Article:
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Geography of the Dhaka


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Dhaka became the capital of the newly formed sovereign state of Bangladesh in 1971. The city has a tropical monsoon climate with heavy summer rainfall (June through September), about 80 inch (203 centimeter) annually. Summer is hot and humid and winter is dry and mild.

It is located on a tributary of the Meghna-Ganges river system and was founded by the Hindu Sena kings in the 7th century C.E. After a Delhi-based Muslim Sultan’s conquest of Bengal, Dhaka remained a regional capital between 1203 to 1764. After the British conquest of Bengal in 1757, Dhaka became a secondary capital as Kolkata (Calcutta) became the capital of both Bengal and British India. As a result of the partition of South Asia in 1947, the present-day Bangladesh became a province of Pakistan (from 1947 to 1971) and Dhaka again was relegated to a provincial capital.

National capital status in 1971 turned Dhaka into a fast-growing dynamic metropolis. From a population base of 104,000 in 1901, and 239,000 in 1941, Dhaka has grown to 12.5 million in 2000, making it the primate city of the country, and 9th most populous metropolis of the world. The very congested and badly maintained old city, heart of the commercial center, has given rise to a typical traditional bazaar city center. Dhaka is 1 of the most homogeneous cities, as 95 percent of its population speak Bengali and 90 percent are Muslims.

Because of their number, Dhaka is designated as the City of Mosques. Its long history bears architectural imprints from Hindu, Muslim, British, and postindependence periods. A third of modern Dhaka’s population live in dire poverty and in slums, though the rich have built buildings of brick and mortar. Dhaka’s problems are many: A preponderance of mosquitoes, high level of noise pollution, flooding after heavy rains, jammed streets with three-wheelers, buses, motorbikes, cycle-rickshaws, and pedestrians.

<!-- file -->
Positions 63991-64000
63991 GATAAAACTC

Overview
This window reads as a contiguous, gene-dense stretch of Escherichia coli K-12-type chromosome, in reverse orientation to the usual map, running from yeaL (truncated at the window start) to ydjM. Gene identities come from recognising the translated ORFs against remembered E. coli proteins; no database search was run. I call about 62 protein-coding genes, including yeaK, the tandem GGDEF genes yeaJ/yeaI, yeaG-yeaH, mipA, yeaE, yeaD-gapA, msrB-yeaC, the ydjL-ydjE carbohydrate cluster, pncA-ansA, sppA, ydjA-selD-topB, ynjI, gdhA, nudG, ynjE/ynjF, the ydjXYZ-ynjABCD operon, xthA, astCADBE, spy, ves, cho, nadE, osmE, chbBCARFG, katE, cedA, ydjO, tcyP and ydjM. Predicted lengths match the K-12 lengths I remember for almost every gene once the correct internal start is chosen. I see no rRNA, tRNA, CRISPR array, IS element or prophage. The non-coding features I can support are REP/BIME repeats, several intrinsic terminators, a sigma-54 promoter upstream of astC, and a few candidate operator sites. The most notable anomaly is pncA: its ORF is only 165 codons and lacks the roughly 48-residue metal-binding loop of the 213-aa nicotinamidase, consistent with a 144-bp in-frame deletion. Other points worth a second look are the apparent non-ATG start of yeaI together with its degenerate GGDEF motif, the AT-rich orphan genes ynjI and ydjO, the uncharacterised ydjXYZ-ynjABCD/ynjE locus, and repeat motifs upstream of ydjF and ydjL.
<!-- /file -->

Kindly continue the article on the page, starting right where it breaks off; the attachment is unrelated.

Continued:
Dhaka prepared a metropolitan plan in 1995 based on a modern approach. This plan addressed "residential provisions of middle and upper income groups, industrial and commercial development and intra-city transportation.” The proposed flood abatement efforts include construction of huge retention ponds on the eastern and western fringes of the city. The problem of enacting the plan is a lack of funding.

BIBLIOGRAPHY.

Kamal Siddiqui, S.R. Qadir, S. Alamgir and S. Huq, Social Formation in Dhaka City (Dhaka University Press, 1993); Ashok K. Dutt and George Pameroy, "South Asian City,” S. Brunn, J. Williams and N. Zeigler, eds., Cities of The World (Rowman and Littlefield, 2003).

ASHOK K. DUTT

UNIVERSITY OF AKRON

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